Toronto’s Spadina Museum is a portal into the triumphs, tribulations of Toronto from 1900-1930s

Spadina Museum

Toronto/CMEDIA; Named from an Annishnaabemowin word ishpadina (“highland” or “ridge”), the dazzling mansion of the Spadina Museum, sits atop a ravine overlooking Toronto and is a portal into the triumphs and tribulations of Toronto from 1900 to the 1930s.

Spadina was home to three generations of the Austin family for over a century after businessman and financier James Austin, founder of the Dominion Bank and president of Consumers Gas purchased the property in1866.

The 80 acres of this property were used by the Austins and their children for farming until James, and later his son Albert subdivided and sold most of the land.

Included in the remaining 5.7 acres are an orchard, a grape arbor, and a kitchen garden, along with the more formal areas of lawn and display beds.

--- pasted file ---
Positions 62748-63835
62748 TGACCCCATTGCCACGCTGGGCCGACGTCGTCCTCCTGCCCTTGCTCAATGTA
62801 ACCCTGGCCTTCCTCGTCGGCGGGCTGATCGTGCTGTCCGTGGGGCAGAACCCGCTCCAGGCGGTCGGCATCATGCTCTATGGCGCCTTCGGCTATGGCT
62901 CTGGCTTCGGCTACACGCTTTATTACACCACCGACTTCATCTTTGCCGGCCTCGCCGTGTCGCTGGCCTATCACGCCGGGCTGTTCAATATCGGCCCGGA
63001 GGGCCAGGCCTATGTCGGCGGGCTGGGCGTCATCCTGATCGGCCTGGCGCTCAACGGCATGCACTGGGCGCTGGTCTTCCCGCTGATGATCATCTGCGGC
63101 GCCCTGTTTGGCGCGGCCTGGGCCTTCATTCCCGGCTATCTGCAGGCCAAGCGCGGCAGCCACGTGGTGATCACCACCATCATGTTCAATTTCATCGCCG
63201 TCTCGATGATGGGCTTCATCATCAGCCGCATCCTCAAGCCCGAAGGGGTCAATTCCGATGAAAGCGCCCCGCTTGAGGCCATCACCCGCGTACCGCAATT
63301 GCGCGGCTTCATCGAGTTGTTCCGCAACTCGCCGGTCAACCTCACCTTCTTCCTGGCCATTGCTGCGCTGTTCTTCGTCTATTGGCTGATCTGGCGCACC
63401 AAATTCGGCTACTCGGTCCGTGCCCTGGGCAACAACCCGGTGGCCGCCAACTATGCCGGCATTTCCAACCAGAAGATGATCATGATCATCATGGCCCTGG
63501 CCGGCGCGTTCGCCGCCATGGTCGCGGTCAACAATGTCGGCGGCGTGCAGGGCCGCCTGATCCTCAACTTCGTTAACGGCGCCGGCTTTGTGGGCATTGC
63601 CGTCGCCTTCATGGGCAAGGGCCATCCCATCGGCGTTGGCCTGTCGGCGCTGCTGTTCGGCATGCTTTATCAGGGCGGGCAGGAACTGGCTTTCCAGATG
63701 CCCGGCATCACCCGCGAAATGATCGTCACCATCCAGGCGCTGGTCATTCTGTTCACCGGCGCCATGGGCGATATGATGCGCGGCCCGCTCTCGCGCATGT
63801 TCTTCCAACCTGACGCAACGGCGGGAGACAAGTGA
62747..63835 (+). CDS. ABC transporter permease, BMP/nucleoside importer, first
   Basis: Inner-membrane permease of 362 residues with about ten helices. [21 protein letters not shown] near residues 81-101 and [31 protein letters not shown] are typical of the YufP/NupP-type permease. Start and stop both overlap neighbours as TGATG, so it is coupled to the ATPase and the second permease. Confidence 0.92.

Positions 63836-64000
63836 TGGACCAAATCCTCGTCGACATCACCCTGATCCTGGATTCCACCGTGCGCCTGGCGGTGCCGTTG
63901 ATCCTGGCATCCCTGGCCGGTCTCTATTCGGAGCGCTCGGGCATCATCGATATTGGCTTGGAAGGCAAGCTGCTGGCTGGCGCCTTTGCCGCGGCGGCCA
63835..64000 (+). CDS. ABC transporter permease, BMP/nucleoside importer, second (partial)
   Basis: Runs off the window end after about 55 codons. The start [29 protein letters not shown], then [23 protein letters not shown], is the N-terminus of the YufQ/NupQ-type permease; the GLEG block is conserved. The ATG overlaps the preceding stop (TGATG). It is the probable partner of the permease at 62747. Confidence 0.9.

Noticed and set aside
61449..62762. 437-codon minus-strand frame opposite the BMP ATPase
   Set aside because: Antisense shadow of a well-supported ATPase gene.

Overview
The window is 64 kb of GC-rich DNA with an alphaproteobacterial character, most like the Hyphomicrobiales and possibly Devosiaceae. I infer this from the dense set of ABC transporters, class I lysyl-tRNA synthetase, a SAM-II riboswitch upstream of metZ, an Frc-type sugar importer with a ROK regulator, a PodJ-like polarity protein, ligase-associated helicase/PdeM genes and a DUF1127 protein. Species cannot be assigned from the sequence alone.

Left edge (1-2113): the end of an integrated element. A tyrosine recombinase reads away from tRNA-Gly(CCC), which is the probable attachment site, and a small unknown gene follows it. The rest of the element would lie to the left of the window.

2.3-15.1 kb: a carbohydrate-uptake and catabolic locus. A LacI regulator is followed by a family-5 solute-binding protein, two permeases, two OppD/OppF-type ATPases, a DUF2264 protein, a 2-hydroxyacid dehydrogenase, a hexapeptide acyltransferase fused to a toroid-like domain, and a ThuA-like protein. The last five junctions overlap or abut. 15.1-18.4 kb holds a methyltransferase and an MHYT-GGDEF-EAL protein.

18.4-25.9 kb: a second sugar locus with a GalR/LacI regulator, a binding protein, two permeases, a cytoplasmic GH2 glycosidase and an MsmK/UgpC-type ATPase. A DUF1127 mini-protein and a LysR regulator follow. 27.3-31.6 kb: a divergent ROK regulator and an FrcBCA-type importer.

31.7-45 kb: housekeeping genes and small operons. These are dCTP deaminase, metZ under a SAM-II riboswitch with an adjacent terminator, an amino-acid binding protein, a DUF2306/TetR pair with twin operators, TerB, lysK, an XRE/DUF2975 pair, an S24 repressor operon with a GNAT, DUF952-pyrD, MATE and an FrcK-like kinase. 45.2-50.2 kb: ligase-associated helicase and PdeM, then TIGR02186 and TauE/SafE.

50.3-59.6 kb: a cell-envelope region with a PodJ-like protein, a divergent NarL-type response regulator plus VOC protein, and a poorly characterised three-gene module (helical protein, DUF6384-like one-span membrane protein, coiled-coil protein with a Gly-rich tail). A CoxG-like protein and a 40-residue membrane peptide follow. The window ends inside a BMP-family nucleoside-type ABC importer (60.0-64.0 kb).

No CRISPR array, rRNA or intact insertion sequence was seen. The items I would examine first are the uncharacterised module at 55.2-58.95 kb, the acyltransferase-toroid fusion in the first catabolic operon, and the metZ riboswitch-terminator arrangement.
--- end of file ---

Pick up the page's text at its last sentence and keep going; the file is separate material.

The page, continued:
This historic house illustrates the evolution of styles from mid-Victorian to 1930s Colonial Revival and includes items from both the Arts and Crafts and Aesthetic Movements, as well as items in the Art Nouveau and Art Deco styles. The influence of new technologies such as gas lighting, central heating, electricity and the telephone can be seen here.

The lush gardens, lavish furniture, and beautiful decor illustrate a grand life of galas and garden parties, the pain of losing loved ones to sickness and war, the harsh reality of a servant’s life, and the new transformative technologies like the internet, and talking on the telephone in a society during a time of great change.

Besides its artistic and historic history, Spadina Museum discusses how a city and its people adapted during an era of disruption and change.

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